Many North Carolina businesses possess information that they regard as both secret and the property of the company. These businesses naturally want to prevent this information from falling into the hands of competitors. North Carolina corporate law provides two basic methods for accomplishing this goal: the use of non-disclosure agreements (NDA) or reliance on the state’s trade secret act. Each option has its own advantages.

The Trade Secret Act

The state’s trade secret act provides a very broad definition of “trade secret” but there are instances that the act does not reach. The statute defines “trade secret” as any “business or technical information” that “derives independent actual or potential commercial value from not being generally known. . . .” The information that is protected can consist of “a formula, pattern, program, device, compilation of information, method, technique, or process.” This definition is intended to be very broad, but it may not include market or research information compiled by the company regarding its customers.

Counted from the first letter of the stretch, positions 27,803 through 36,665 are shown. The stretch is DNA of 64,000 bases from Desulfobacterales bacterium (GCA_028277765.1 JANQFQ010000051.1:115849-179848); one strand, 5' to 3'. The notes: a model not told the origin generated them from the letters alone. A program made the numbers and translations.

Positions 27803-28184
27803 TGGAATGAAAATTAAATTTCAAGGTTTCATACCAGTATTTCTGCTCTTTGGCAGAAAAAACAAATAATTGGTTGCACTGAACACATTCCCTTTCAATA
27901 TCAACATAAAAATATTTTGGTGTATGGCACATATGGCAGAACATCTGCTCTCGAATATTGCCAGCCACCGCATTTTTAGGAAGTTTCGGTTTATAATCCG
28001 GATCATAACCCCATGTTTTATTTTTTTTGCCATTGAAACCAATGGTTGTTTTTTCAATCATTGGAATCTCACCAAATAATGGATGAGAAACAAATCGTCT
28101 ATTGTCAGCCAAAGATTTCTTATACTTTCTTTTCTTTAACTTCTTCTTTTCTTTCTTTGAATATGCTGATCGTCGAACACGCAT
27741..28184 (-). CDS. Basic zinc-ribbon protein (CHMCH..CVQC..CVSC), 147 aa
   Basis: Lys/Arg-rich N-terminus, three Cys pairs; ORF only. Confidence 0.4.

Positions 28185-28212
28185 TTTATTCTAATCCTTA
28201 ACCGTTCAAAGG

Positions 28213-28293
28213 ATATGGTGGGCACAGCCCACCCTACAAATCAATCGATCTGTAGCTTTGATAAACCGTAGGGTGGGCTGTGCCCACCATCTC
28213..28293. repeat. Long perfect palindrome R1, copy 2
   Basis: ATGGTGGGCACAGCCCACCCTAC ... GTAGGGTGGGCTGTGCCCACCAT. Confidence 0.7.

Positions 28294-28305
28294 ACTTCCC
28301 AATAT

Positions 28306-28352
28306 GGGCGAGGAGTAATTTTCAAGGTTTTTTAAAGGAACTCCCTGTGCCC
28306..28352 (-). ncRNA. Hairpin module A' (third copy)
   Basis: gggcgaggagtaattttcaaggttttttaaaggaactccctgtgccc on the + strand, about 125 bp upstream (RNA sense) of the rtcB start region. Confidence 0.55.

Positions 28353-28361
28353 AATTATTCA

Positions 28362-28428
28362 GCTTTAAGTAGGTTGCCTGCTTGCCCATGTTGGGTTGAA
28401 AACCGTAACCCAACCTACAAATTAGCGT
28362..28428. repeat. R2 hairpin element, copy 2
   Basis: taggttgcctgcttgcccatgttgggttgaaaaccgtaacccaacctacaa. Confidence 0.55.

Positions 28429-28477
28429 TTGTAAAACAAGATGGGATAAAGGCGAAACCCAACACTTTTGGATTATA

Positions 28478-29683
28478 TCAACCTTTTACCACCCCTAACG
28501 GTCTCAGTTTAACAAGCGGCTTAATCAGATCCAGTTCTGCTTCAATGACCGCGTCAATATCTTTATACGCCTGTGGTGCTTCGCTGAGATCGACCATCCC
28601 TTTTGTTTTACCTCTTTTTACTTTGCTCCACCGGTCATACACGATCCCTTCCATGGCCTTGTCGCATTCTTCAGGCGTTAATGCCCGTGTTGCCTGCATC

NDAs

The principal advantage of non-disclosure agreements is that they can be crafted to fit a unique situation that may not fit within the statutory definition. In order to be effective, NDAs must be in writing and signed by all parties. The key sections in and NDA include a description of the confidential information, a description of the parties’ obligations to maintain the confidentiality of the information and an enumeration of the various remedies if the agreement is breached.

The long view

Any business owner who believes that his company possesses information that should remain confidential may wish to consult an experienced corporate attorney to review the nature and status of this information. A knowledgeable attorney can provide advice on whether the information can be protected under the North Carolina trade secret act or a non-disclosure agreement and can draft the documents that are necessary to protect the information under either alternative.